Aren't Possums Beautiful?

Aren't Possums Beautiful?


All life is precious

A quilted tapestry

Each is important

In Nature’s mystery.


The above words are one verse in a song I wrote about 8 years ago, a song called Smile if You Want To. I was reminded of them when bringing in wood to start the fire on a cold morning two days ago. The kindling was comprised of branches I’d pruned by hand from bushes on the edge of the property a couple of years earlier; bone dry wood that was stacked neatly under the deck. The lowest branches lay directly on the ground.


As I crouched feeding wood into the fireplace I noticed a number of creatures making their way independently across the floor away from the fire. They had obviously been hitchhikers on the wood I’d brought in. They were smart to get away before getting tossed inadvertently into the fire.


What were they? A red worm, a cockroach and a spider. The worm was easy to catch by hand, as was the spider. I took them outside and bade them farewell. The cockroach was a little more difficult to catch. They’re fast. But persistence paid off and he was soon with his cousins on the lawn.


In this country people intentionally try to run over possums with their cars at night because these imported mammals from Australia have decimated some New Zealand forests. The possums were originally brought here in the 1800s for the fur trade. They have thrived and proliferated with no known predators (save man). But I believe what we resist persists. Kill one possum and another will breed to more than make up for it. All life is precious and is part of a complex balance and evolution that will work if we work with it. The possum, the worm, the cockroach and the spider have roles to play and I want no part in the destruction of any of them. When you love Nature she loves you and you are rewarded abundantly. When you fight her she fights back.


Here’s the chorus from Smile if You Want To:

Smile if you want to.

Laugh if you can.

Join in the circle

That touches every land.


Keep smiling,


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In this Voices from the North interview recorded at Shangri La in New Zealand’s far north, John engages Gentle World co-founders Light and Sun in a wide-ranging philosophical discussion on the ethics of a vegan non-violent lifestyle.

Sun and Light are celebrating forty years from the day they decided to do everything in their power to stop being part of the violence in this world. On that day they stopped eating meat. Becoming a vegan is an ethical decision. For some this decision is lasting. This couple have not strayed from the course they set in motion all those years ago.

Despite making the choice for ethical reasons, they have found their health has also improved. But as Light points out in the interview, “Even if becoming a vegan made me limp, I’d do it.” Obviously, that depth of commitment comes from someone who feels deeply and compassionately about all beings, not just human beings. Light has been known to give an interesting twist to the Golden Rule. “Do unto animals as you would have them do unto you.”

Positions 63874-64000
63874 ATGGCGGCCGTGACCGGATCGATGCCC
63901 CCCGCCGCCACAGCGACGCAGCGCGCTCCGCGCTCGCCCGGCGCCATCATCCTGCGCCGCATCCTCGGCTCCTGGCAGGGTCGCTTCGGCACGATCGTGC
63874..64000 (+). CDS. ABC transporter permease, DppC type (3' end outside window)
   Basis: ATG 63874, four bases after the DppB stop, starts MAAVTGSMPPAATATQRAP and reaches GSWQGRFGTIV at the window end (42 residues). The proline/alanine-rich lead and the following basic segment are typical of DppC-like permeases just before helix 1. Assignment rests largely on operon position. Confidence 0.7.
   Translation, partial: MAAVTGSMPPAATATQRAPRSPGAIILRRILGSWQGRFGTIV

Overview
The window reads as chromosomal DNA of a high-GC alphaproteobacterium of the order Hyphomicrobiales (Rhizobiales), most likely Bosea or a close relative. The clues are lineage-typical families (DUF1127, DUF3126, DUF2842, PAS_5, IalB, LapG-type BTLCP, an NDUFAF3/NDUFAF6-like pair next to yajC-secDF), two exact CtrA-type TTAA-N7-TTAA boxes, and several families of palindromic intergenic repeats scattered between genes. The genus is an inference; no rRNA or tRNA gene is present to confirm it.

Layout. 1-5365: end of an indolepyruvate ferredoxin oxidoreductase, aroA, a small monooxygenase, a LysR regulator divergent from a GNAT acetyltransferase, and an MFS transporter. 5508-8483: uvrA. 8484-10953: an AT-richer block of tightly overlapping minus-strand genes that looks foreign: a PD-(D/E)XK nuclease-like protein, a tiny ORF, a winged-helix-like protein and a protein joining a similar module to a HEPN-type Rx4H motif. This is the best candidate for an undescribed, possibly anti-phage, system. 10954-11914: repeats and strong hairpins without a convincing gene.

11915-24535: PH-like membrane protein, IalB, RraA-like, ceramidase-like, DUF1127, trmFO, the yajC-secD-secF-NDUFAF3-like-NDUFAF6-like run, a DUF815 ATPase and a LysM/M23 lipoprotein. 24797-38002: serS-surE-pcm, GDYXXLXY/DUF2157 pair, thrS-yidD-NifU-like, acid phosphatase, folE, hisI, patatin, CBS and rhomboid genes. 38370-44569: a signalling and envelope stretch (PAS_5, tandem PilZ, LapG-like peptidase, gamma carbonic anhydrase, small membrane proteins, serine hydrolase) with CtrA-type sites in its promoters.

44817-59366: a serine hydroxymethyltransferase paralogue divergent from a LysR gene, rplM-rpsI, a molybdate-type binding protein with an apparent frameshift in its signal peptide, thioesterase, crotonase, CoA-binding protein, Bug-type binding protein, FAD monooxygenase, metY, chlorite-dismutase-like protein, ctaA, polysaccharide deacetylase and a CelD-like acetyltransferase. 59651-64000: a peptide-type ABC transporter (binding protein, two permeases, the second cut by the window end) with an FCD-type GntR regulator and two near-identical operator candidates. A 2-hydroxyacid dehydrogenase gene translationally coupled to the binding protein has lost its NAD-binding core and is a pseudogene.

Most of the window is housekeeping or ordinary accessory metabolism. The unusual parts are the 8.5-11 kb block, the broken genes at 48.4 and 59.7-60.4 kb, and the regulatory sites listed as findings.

Light tells the story of veteran broadcaster Paul Harvey having the chimpanzee Washoe on his show. In 1965 Washoe was taken from her home in the wilds of West Africa by the U.S. Air Force for space research. This is the chimp that had learned to sign over 250 words in American Sign Language and taught them to other chimpanzees. The three words she signed to Paul Harvey were, “Let me out!



These three words changed Paul Harvey’s life. Washoe had spent her life in captivity so that humans could do research on her. All she wanted was to be free.

Sun wraps up our interview by way of a heartfelt appeal for humanity to deeply consider the possibility of evolving individually and collectively to ‘non-violence’ as a way of life. She says, “The next evolutionary step for humankind is to move from human to kind.” And she asks each of us to expand our compassion beyond the bounds of our families, or our race or our religion or even humanity to embrace all beings with love.


The move to let go of our old patterns of eating may seem difficult for many. Listen to these two deep thinking and acting people to receive the inspiration required to make another step towards stopping being a part of the violence in this world. They have demonstrated by their living examples that change is possible at any time. They’d be quick to point out that we are each a ‘work in progress’. Each individual simply needs to be the changes they want to see in the world, one small step at a time. Then the day will come when the lion sleeps with the lamb.


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Radio host, inspirational speaker and health educator John Haines is the author of In Search of Simplicity: A True Story that Changes Lives and the recently released Beyond the Search, books to lift the spirit and touch the heart. See

“In Search of Simplicity is a unique and awe-inspiring way to re-visit and even answer some of the gnawing questions we all intrinsically have about the meaning of life and our true, individual purpose on the planet. I love this book.”

Barbara Cronin, Circles of Light. For the complete review visit:

“In Search of Simplicity is one of those rare literary jewels with the ability to completely and simultaneously ingratiate itself into the mind, heart and soul of the reader.”

Heather Slocumb, Apex Reviews